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Forskningsartikel2011Vetenskapligt granskad

The influence of oxygenated fuels on emissions of aldehydes and ketones from a two-stroke spark ignition engine

Magnusson, R.; Nilsson, Calle


A spark-ignited two-stroke chainsaw engine was used to study the influence of pure oxygenated fuels on exhaust emissions of carbonyls (aldehydes and ketones) and regulated emissions, i.e. hydrocarbons (HC), carbon monoxide (CO), and nitrogen oxides (NO(x)). Three fuels-methanol, methyl tert-butylether (MTBE), and ethyl tert-butylether (ETBE)-were used in the tests, each at three air/fuel ratios (lambda) and the generated emissions were compared to those observed in previous tests with ethanol, aliphatic gasoline, and regular gasoline. Use of all four oxygenated fuels (ETBE, ethanol, methanol and MTBE) resulted in substantially higher total carbonyl emissions (11, 11, 8.9 and 7.8 g/kWh, respectively) than use of both aliphatic and regular gasoline (2.1 and 2.6 g/kWh, respectively). Further, up to 44-fold higher levels of specific carbonyls were generated from the oxygenated fuels than from regular gasoline: significant amounts of formaldehyde were produced from all of the oxygenated fuels, but they were especially high from methanol and MTBE; acetaldehyde was formed in high amounts from ethanol and ETBE; while acetone and methacrolein were formed from both MTBE and ETBE. In addition, increases in lambda increased exhaust emissions of formaldehyde, acetaldehyde, acetone, and methacrolein in cases where these were the main carbonyls formed. Increasing lambda also variously increased, reduced or had no significant effect on emissions of other measured carbonyls. Lower amounts of CO and NO(x) emissions were formed from all oxygenates (especially methanol) than from regular gasoline. (C) 2010 Elsevier Ltd. All rights reserved.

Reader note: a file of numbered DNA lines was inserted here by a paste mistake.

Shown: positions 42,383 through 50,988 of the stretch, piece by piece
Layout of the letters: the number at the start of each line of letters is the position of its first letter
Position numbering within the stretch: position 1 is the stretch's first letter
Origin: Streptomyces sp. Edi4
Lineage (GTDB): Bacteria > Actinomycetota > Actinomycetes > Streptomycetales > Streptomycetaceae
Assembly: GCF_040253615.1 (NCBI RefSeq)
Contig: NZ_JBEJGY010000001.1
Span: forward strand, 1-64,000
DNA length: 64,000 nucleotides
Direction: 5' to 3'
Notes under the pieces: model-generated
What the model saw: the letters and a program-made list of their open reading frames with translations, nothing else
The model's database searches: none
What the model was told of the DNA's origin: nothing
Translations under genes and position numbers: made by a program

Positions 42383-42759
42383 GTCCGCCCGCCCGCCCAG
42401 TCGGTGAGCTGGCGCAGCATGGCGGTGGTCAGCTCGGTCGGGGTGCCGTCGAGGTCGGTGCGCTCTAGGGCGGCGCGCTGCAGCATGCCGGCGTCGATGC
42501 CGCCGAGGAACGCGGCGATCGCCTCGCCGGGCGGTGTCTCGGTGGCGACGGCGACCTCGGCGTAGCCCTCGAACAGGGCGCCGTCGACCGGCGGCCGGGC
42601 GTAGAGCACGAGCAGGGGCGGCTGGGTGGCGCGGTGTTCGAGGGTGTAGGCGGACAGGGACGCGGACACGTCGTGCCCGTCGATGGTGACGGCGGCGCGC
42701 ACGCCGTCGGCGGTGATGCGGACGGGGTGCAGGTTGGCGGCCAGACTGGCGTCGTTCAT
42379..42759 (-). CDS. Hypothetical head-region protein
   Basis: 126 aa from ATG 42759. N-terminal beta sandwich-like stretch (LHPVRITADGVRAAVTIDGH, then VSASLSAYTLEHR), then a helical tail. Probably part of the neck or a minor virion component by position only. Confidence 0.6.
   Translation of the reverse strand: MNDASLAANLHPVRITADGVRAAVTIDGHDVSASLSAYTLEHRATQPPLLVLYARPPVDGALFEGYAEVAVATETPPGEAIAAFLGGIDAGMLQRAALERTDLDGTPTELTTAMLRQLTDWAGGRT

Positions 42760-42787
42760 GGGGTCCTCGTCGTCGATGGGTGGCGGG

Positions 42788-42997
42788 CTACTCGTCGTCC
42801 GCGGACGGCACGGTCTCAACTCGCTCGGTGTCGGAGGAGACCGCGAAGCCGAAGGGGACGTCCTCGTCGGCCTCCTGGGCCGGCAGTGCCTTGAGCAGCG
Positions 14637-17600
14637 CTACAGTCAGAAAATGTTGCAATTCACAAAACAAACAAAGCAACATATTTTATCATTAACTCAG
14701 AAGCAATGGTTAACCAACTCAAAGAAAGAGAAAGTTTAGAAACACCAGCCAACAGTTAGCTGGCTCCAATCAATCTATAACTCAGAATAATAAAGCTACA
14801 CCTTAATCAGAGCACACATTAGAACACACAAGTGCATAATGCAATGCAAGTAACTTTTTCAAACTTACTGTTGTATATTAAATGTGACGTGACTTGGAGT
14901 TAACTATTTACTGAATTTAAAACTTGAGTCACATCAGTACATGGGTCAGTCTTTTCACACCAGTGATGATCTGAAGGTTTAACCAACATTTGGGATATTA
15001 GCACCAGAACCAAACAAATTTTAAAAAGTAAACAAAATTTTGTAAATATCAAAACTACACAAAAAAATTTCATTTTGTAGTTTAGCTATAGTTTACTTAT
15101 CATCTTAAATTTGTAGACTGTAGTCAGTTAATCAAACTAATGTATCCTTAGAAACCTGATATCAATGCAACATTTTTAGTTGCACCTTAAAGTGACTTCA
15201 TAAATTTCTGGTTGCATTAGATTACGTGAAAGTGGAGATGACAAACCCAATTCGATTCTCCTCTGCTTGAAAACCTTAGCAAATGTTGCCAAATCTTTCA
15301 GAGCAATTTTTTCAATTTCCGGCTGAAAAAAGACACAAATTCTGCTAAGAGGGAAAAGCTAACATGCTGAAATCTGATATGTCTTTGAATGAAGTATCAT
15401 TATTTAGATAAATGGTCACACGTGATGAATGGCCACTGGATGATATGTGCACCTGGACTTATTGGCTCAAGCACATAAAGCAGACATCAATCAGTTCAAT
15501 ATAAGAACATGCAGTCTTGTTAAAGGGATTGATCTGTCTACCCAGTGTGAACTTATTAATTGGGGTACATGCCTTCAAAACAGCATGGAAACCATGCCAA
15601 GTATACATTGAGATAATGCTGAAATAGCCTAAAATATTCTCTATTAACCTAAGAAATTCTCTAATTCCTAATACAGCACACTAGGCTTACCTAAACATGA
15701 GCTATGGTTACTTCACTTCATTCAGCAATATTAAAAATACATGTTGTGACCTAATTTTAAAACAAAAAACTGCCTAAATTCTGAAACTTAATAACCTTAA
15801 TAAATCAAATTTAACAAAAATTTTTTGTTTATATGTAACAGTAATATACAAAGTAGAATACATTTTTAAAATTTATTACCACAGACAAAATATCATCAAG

Exhaust emissions; Two-stroke engine; Carbonyls; Oxygenated fuels, Alternative fuels

Publicerad i

2011, Volym: 90, nummer: 3, sidor: 1145-1154